Conversation with Master Buddha and TMichael: Gay Marriage
TM: I’ve been reading news accounts of the battle between those who favor gay marriage being sanctioned under law and those who oppose it. Some oppose it on religious grounds and some on biological grounds in that it doesn’t facilitate pro-creation naturally. What is your view on the religious grounds for or against gay marriage?
Master Buddha: If a man and a woman have sexual intercourse, there is a probability pregnancy will result, and a second probability that child birth will follow. This is commonly known and understood in modern society. That wasn’t always the case—many centuries ago it was a mystery how offspring were conceived by the vast majority of human population. There arose from the mystery many superstitions around conception and child birth. Conception and child birth require the engagement of male and female contributing each their part. This is a biologic fact. It doesn’t require a social bond to be successful. As a matter of modern fact, it doesn’t require that they ever physically engage in person (artificial insemination).
TM: Ok, I’m with you so far. Creating babies follows sex between a man and a woman, or by artificial means. A long time ago, and I hope a very long time ago, people didn’t quite make the connection and so developed superstitious beliefs around baby-making.
Master Buddha: So, by biologic fact a gay male marriage cannot produce offspring between the two partners, but can enlist a female outside the marriage to perform that role. The same of course then for two female partners. This means that gay couples are capable of producing offspring by proxy of a third partner if they so desire. This is the same for heterosexual couples who are unable to conceive a child. It merely accommodates the biologic fact.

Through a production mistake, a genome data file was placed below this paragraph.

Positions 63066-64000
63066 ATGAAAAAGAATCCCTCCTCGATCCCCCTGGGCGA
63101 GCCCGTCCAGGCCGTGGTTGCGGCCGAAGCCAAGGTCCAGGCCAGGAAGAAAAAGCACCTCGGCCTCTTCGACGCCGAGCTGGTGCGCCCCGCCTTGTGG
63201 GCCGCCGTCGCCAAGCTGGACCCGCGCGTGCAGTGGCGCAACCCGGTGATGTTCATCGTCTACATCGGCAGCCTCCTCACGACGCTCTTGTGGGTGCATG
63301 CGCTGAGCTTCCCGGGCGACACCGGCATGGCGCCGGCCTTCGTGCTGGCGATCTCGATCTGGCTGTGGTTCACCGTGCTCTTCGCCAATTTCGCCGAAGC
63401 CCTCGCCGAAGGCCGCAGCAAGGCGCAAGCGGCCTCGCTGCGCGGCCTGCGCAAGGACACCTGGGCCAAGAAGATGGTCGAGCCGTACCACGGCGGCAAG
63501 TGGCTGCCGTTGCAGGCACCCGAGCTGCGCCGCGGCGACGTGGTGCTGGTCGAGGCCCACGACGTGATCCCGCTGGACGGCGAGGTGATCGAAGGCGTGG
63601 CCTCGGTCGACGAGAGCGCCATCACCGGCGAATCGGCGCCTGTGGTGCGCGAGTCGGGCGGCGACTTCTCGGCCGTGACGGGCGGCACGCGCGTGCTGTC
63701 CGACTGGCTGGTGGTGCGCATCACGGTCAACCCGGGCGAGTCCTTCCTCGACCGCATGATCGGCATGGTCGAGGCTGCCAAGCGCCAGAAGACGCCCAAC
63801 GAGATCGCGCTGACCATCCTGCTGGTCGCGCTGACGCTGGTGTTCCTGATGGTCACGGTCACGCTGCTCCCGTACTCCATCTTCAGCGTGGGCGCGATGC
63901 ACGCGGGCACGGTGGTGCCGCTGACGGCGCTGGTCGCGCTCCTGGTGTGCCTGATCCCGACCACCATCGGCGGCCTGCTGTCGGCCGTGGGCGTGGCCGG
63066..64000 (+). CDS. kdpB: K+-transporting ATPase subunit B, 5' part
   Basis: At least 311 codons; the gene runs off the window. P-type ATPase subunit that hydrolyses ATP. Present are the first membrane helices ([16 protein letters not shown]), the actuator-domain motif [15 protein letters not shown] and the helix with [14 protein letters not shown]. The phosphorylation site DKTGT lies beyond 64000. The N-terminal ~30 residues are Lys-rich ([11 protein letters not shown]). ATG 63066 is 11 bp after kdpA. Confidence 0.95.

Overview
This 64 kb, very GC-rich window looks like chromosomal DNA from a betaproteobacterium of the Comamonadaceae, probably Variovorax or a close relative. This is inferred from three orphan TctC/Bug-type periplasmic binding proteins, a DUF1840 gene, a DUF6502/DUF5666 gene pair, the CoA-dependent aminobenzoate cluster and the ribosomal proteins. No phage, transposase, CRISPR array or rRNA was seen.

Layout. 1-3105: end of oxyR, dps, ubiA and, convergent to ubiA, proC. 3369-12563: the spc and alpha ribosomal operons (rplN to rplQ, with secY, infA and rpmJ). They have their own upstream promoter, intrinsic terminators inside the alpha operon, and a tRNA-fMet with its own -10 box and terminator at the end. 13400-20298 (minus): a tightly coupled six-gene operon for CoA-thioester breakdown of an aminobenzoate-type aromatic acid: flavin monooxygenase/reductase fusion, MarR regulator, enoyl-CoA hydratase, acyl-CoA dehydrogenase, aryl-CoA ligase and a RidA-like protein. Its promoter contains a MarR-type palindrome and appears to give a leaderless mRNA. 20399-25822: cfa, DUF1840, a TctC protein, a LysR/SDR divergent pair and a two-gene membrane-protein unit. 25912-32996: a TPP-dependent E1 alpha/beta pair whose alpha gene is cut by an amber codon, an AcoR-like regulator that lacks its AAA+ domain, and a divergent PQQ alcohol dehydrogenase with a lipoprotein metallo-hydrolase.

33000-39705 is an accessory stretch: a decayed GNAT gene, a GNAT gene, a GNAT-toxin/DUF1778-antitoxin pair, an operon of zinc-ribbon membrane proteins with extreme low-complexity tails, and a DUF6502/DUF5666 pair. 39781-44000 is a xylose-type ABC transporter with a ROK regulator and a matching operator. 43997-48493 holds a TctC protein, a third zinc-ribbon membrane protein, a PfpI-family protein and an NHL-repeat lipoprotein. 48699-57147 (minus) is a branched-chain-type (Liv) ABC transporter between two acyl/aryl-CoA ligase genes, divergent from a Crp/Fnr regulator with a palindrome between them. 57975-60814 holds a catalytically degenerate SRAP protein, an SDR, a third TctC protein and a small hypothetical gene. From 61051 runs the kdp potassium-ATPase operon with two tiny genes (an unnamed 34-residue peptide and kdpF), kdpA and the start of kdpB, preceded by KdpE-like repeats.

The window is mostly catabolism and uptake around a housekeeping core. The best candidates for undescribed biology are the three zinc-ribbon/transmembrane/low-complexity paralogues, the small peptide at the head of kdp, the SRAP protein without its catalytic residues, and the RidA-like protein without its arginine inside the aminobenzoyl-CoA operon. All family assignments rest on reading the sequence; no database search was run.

TM: If it’s a biologic fact, then how does it become a religious issue or even a social concern?
Master Buddha: I’m pulling this apart for you, because it can get very tangled. At some point in human history there was a shift in social belief that the chief role of marriage between a man and woman was to create offspring. To ensure that their offspring would not just be running around in reckless abandon they also created social convention around the single-family household and the early beginnings of property rights. The child belonged to the parents and the household and was subject to their supervision and responsibility, and they together as a household subject to the larger society and community.
TM: You’re saying it was a social evolution, not a religious one. Is that correct?
Master Buddha: It is difficult to separate religion from social, because religion is a social enterprise. This is why this subject is so impossible for some people to intellectually grasp. I will continue now to explain.
Religion is a social enterprise, which means that humans have created religions and formed into social sects in order to propagate their religious beliefs and social tenets.
TM: Hold on a second, almost all religious people will say that religions were created by God, or Gods through prophets or enlightened intermediaries (present company included), and that they are followers of that particular religious teaching. God laid the foundation and they followed his word to build on it.
Master Buddha: Please refer to other conversations we’ve had on the subject of truth and how it is convoluted with faith and a state of not knowing everything. Humans will posit truth on a great many things, but that doesn’t make it true. It is merely their belief in what is true. Let’s assume for a moment that religions were founded on direct expression of truth from God or Gods. Humans, as you suggest, interpret that and build on it to make it a social belief system. The filter applied is still of human origin, and therefore subject to the ignorance of humanity.